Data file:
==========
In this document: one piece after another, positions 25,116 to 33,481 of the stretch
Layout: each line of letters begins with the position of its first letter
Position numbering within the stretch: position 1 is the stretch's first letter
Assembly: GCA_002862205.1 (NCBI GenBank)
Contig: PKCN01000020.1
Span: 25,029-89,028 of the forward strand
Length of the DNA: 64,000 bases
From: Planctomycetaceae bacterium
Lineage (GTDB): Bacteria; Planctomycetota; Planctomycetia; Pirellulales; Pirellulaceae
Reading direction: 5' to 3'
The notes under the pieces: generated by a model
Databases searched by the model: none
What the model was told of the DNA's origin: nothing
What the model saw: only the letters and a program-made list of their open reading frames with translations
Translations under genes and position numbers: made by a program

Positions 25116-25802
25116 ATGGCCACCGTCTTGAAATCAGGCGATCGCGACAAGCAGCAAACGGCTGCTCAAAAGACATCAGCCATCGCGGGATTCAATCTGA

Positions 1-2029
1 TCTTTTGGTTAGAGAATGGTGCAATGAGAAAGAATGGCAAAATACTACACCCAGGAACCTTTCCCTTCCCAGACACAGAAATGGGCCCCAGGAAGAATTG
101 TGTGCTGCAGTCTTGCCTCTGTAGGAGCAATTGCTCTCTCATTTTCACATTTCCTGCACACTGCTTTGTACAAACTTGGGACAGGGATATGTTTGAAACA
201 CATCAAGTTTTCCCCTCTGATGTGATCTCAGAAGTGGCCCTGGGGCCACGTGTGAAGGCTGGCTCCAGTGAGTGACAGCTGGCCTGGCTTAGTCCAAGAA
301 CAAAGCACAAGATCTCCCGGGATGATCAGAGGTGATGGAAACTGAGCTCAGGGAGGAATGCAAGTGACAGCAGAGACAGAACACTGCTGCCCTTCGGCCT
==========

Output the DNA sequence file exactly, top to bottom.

In this document: one piece after another, positions 25,116 to 33,481 of the stretch
Layout: each line of letters begins with the position of its first letter
Position numbering within the stretch: position 1 is the stretch's first letter
Assembly: GCA_002862205.1 (NCBI GenBank)
Contig: PKCN01000020.1
Span: 25,029-89,028 of the forward strand
Length of the DNA: 64,000 bases
From: Planctomycetaceae bacterium
Lineage (GTDB): Bacteria; Planctomycetota; Planctomycetia; Pirellulales; Pirellulaceae
Reading direction: 5' to 3'
The notes under the pieces: generated by a model
Databases searched by the model: none
What the model was told of the DNA's origin: nothing
What the model saw: only the letters and a program-made list of their open reading frames with translations
Translations under genes and position numbers: made by a program

Positions 25116-25802
25116 ATGGCCACCGTCTTGAAATCAGGCGATCGCGACAAGCAGCAAACGGCTGCTCAAAAGACATCAGCCATCGCGGGATTCAATCTGA

Positions 1-2029
1 TCTTTTGGTTAGAGAATGGTGCAATGAGAAAGAATGGCAAAATACTACACCCAGGAACCTTTCCCTTCCCAGACACAGAAATGGGCCCCAGGAAGAATTG
101 TGTGCTGCAGTCTTGCCTCTGTAGGAGCAATTGCTCTCTCATTTTCACATTTCCTGCACACTGCTTTGTACAAACTTGGGACAGGGATATGTTTGAAACA
201 CATCAAGTTTTCCCCTCTGATGTGATCTCAGAAGTGGCCCTGGGGCCACGTGTGAAGGCTGGCTCCAGTGAGTGACAGCTGGCCTGGCTTAGTCCAAGAA
301 CAAAGCACAAGATCTCCCGGGATGATCAGAGGTGATGGAAACTGAGCTCAGGGAGGAATGCAAGTGACAGCAGAGACAGAACACTGCTGCCCTTCGGCCT